Europe can be a great place for a cycling trip. Although some cities lag behind in creating safe cycle paths and opportunities for bike hire, others are constantly upgrading for cyclists. We were excited to learn about Donkey Republic, a new app and service where you can hire a bike on your smartphone, find it using a map, and then just unlock the bike and go. You can even ask your lock to beep, to make it easier to spot your hire bike.
The team behind Donkey Republic are passionate about the joys of seeing European cities by bike. They’ve challenged us to give our top three European cities for cycling.
Madrid’s city council has been steadily improving the city’s cycle network, with a big €40 million push last year on expanding the number of routes available to cyclists. With thanks to Donkey Republic and other hire operators it’s now easier than ever to rent a bike in Madrid. The Spanish city is hilly, but worth a bit of a climb for the views: around Casa de Campo and the foothills outside the city, there are secluded dirt trails that weave their way through ancient Spanish oaks (these are best tackled on mountain bikes). For those cyclists who prefer their rotes to be flat, there are several cycle trails down pretty boulevards in the historic centre of the city, passing stunning buildings like Prado Museum, CaixaForum and the National Library.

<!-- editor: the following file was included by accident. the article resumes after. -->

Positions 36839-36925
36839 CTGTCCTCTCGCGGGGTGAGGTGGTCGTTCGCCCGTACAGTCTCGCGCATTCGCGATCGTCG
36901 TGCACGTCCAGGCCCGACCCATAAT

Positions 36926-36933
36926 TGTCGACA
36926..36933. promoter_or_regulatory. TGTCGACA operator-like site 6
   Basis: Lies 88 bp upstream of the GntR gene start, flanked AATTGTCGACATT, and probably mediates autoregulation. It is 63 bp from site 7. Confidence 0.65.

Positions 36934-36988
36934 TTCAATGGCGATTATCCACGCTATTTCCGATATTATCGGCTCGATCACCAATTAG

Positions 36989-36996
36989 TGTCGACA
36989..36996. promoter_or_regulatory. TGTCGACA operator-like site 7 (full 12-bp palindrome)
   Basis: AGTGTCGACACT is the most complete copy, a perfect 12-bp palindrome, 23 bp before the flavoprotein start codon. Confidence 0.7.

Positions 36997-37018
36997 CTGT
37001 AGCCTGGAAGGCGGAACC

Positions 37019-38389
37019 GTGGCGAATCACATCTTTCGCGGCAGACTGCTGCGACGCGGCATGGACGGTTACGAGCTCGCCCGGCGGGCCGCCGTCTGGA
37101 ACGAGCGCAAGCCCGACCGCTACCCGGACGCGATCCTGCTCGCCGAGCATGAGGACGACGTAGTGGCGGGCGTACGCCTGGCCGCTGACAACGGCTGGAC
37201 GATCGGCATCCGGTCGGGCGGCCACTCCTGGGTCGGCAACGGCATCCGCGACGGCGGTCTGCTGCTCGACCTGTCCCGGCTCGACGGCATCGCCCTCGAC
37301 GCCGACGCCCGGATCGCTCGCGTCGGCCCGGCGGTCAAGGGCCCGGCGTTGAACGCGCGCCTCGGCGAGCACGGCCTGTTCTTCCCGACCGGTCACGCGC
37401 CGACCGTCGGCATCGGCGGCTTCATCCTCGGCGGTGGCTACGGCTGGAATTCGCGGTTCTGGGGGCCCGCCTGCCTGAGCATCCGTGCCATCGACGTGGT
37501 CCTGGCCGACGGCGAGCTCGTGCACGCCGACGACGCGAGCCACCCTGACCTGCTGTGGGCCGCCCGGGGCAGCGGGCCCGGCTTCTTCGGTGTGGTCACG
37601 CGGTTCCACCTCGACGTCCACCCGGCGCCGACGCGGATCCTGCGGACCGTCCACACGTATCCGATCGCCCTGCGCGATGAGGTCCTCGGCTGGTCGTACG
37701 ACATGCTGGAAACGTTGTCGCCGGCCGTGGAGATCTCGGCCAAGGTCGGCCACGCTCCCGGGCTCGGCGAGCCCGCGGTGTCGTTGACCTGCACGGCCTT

Bruges has a special place in our hearts: it was the first city where we cycled as a family, back when my son was small enough to plonk into a baby seat on the back of D’s bike. It has to be one of the most family-friendly places to cycle in the world. Set in Flanders, where the Belgian cycle routes are of a similarly high standard to those in the Netherlands, Bruges has pretty, medieval streets (look out for the cobblestones), canals and a cycle path out to Damme that takes you past several windmills. We spent a long, leisurely lunchtime there, sampling the frites, chocolate ice cream, and listening to the carillon chimes of the medieval belfry in the market square. We decided not to walk up the 366 steps to its top.
Berlin is flat, with wide streets and pavements where there are plenty of cycle paths. It has one of the highest rates of commuter cycling in the world, and bikes are allowed on buses, trains and the underground, so the place is well set-up for those who want to explore the German capital on two wheels.
Depending on whether you’re a history buff, or a fan of nature, you can find a cycle trail to suit. The Berliner Mauerweg, or Berlin Wall Trail is a circular route tracing the former wall around West Berlin. It’s easy to cycle between the Brandenburg Gate, the Reichstag (Germany’s seat of parliament), the Tiergarten park, and the sombre Holocaust Memorial. If you fancy a dip to slough away all that city grime, the Wannsee beach is accessible from the city centre. You can even bathe completely naked, in Wannsee lake’s nudist area.
Where are your favourite places to cycle?
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